the colleen bawn

If Boston has a secret handshake cocktail, it must be the Colleen Bawn. It seems that every bartender worth their salt in Boston knows this drink. It’s not too sweet, but rich and herbaceous — a perfect nightcap.

colleen bawn.jpg

Jason and I like to end our night out with a flip, but typically they don’t appear on menus, especially during the summer. Curiously enough, at almost every bar in Boston where we’ve asked for a flip, we’ve received a Colleen Bawn.

This led me to believe it was a pretty standard cocktail. But, when we visited some bars on Washington D.C., we got some perplexed looks, servers Googling the recipe on their iPhones, and embarrassed apologies that the bars didn’t stock Benedictine. (What??!) So, if you’re planning on ordering one of these at a bar, you’re probably best off in Boston.

Better yet, make it at home. 

The drink is named after a play which dramatizes the true, sad story of a young Irish cailín bán who is murdered by her husband. I’m not sure how this drink is connected to the murdered girl, or why it became the unofficial Boston flip. Maybe it has something to do with Boston’s Irish heritage? Maybe it’s just that Chartreuse and Benedictine are delicious?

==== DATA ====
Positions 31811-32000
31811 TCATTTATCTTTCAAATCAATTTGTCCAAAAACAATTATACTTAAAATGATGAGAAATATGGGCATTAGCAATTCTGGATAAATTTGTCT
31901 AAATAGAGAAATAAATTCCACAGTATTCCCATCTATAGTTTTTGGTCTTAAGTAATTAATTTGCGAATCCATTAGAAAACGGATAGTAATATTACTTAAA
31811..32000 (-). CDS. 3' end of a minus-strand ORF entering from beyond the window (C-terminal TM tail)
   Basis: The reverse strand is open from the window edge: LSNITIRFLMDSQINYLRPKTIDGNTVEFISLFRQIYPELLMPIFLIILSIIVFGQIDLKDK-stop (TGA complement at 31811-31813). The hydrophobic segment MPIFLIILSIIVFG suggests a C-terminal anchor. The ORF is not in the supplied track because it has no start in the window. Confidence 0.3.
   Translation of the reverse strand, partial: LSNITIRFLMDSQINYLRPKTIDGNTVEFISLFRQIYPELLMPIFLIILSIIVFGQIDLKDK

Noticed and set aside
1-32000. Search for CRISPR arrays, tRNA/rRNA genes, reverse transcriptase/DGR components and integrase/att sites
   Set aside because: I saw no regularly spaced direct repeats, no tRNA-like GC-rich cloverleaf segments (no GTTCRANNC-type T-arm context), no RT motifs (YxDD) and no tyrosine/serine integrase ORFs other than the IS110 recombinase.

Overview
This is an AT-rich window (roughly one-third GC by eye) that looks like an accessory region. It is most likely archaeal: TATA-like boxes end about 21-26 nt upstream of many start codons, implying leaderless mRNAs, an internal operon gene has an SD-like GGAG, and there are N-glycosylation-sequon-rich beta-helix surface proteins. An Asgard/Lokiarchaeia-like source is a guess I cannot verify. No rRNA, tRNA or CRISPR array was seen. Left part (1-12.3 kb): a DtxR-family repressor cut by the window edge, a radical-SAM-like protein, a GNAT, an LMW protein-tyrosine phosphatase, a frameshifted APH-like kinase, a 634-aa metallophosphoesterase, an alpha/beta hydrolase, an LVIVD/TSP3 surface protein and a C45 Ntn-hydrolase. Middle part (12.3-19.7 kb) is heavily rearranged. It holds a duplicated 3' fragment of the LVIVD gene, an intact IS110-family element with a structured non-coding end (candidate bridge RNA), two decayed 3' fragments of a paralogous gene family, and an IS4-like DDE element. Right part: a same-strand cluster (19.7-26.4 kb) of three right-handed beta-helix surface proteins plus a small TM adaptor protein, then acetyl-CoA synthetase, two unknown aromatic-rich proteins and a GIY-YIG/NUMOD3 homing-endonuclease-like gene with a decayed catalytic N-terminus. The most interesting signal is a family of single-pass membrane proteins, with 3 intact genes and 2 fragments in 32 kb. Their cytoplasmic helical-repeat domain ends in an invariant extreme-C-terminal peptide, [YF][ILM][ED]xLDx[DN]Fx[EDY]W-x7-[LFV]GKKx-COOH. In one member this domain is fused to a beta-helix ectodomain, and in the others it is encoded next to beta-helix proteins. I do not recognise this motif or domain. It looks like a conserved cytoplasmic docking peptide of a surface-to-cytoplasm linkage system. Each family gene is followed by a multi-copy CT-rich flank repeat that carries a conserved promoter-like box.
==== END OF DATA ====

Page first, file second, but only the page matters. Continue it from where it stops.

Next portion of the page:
My guess is one of Garrett Harker’s family of restaurants and bars popularized it, because it would seem every bartender I’ve ordered it from since has some connection to the Hawthorne or Eastern Standard. Regardless of who popularized it, I’d like to extend my gratitude. I’ve probably had more Colleen Bawns than most bar patrons, and I love them in all their eggy goodness.

Now, on to the recipe.

Many recipes call for equal parts of rye, yellow Chartreuse and Benedictine, from 3/4 oz to an ounce and a half. I stick with an ounce and a half of rye (usually Rittenhouse) and Chartreuse, but I tone down the Benedictine. Some experimentation has led me to 3/4 oz as a good amount.

Since a flip includes a full egg, a trip to the farmer’s market and some vigorous shaking is required. No milquetoast grocery store eggs, please — when you’re slurping them raw, make sure they’re from happy chickens.

 

the colleen bawn
1 1/2 oz rye (preferably Rittenhouse)
1 1/2 oz yellow chartreuse
3/4 oz Benedictine
1 tsp sugar
1 egg
Nutmeg for garnish

Combine ingredients except nutmeg in shaker with ice. Shake vigorously for about 30 seconds, until the shaker is frosted over. Strain and remove ice. Pour ingredients back into the shaker, and dry shake about 20 more seconds. Fine strain into a cocktail glass. Garnish with nutmeg.

 

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